Patient Education– we know educating patients on the process and importance of PROs is directly correlated with response rate. What isn’t talked about as much is the work necessary for patient education materials. Things to keep in mind when talking to a vendor is finding out who develops, monitors, and tracks the effectiveness of patient education?

Survey Fatigue– patients are being surveyed for each healthcare service they receive, and the demand for PROs is only going up. Survey fatigue is a response rate killer, and needs to be assessed and treated on an ongoing basis. We at CODE take survey fatigue seriously and through our years of experience have found some of the best ways to help combat it. We recommend asking your vendor about survey fatigue. How it is handled, who is monitoring for signs and symptoms of survey fatigue, and what recommendations they have to avoid it as much as possible.

Procedure Reschedules- sometimes patients are unsure of what day works best for their surgery. In those cases, schedulers may hold multiple spots for the patient until they decide. In scenarios such as this, it is important to understand how and when a vendor contacts a patient. If the patient is tentatively placed on the schedule for 3 different days, how does the vendor know to only reach out to the patient for 1 of those surgeries?

Patient Questions- as a patient is completing their assessment they may think of a question and hit reply to the email. As a practice, you want to know when your patients are asking questions and help them get a response. When talking with a vendor, make sure you understand what happens to patient replies when they are sent in response to a survey. Is someone monitoring and/or responding to them, or are they left in the abyss?

Is registry maintenance fun work? No. But it is necessary to keep that capture rate up, especially the long term post op PRO data. The most important thing to understand is who is responsible for each part of registry maintenance and how that will impact your PRO collection. If you are required to maintain your registry it is vital to factor in the FTE costs and workload levels. What happens if that FTE moves to a different role? Who will take over the maintenance and who will train them on that?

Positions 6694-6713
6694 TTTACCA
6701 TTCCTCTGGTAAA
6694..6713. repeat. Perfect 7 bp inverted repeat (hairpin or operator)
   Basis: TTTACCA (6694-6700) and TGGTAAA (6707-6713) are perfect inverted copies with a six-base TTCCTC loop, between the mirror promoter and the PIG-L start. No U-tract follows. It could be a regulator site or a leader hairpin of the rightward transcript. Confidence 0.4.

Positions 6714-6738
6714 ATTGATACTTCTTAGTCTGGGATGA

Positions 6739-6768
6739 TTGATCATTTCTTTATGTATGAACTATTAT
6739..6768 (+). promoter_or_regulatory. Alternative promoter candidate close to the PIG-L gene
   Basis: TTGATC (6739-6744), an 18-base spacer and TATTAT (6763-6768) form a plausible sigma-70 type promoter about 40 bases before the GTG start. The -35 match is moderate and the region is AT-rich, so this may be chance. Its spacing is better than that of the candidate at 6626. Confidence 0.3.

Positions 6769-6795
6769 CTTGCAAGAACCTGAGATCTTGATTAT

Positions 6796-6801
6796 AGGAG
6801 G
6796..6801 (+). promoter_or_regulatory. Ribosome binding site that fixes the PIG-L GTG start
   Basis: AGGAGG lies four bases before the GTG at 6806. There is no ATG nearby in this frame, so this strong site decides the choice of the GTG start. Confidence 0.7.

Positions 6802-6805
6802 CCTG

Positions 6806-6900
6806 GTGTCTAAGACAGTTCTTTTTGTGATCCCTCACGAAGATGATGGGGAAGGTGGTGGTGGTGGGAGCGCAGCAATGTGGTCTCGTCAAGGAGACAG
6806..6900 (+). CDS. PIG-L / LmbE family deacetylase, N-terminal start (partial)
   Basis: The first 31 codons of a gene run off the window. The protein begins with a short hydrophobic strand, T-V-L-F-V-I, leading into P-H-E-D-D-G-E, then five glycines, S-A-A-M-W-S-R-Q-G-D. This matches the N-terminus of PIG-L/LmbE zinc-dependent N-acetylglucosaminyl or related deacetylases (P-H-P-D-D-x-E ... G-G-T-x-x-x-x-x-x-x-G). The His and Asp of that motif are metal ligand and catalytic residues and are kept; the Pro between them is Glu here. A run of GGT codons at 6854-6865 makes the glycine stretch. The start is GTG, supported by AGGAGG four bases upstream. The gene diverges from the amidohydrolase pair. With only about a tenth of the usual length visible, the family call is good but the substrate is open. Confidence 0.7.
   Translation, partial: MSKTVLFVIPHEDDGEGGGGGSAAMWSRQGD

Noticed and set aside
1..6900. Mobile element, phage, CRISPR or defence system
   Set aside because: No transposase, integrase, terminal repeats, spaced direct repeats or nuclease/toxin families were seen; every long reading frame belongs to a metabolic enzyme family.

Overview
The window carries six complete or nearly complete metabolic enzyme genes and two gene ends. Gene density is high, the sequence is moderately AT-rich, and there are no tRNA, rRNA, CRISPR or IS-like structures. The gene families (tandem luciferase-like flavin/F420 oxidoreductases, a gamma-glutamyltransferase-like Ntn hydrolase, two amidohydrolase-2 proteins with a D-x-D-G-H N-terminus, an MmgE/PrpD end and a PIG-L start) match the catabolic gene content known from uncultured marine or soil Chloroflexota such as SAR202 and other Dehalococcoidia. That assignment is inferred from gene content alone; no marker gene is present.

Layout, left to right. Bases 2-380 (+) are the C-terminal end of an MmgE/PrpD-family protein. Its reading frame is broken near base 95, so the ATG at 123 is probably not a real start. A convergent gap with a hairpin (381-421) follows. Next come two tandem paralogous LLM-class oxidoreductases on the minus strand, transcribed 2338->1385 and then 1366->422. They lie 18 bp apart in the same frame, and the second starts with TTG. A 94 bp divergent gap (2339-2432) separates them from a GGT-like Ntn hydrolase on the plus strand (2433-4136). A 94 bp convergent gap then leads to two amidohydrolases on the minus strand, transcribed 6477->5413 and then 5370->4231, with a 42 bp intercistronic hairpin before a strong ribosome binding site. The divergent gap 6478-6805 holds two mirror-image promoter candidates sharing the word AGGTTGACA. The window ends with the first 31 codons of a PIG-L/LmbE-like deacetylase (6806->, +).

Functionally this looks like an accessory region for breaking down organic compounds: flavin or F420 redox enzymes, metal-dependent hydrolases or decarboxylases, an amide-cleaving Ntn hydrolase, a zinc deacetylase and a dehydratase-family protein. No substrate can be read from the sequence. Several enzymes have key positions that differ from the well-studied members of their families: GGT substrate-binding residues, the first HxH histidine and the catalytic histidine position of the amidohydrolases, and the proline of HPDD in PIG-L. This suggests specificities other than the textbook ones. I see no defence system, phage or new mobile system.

Patient Populations

As clinicians we understand that patient compliance to medical advice varies by individual patient and by patient population – our CODE registry shows this is very true for PROs as well. Each population is unique with its own set of patients, recovery expectations and yes, even different expected median capture rates! For example, patient age has a bell-shaped curve effect on capture rate. Younger patients are busy and not as likely to respond to their surgeon’s request and older patients are less likely to have access to technology (although this is slowly changing). Tucked in the sweet spot between these age groups are retirement aged patients who have time on their hands and are happy to fill out a PRO assessment for their surgeon! 

 

Capture Rate Percentage

Knee replacement capture rate

At the end of the day, it is important to understand your organization’s internal capture rate methodology and associated goals, and then select a vendor that is appropriately matched to your needs. When evaluating or working with a vendor, ensure you ask questions to fully understand what their capture rate means and how that may apply to your program. We recommend evaluating how consistent their capture rate is across populations and organizations – an 80% capture rate at one facility may be an outlier, not their average. Beyond that, understand their capture rate methodology – how do they get to that capture rate and with the way they calculate it will your organization meet your registry goals? Additionally, it is important to clarify who owns what piece of registry maintenance. We know it may not be the most glamorous part of collecting PROs but it is one of the most important pieces and it’s vital to your program.

Schedule A Call With a PRO Expert!

Need more help with your PRO related questions? CODE can help! Schedule a call with a CODE expert today to get you on your way to better harnessing your patient reported outcomes.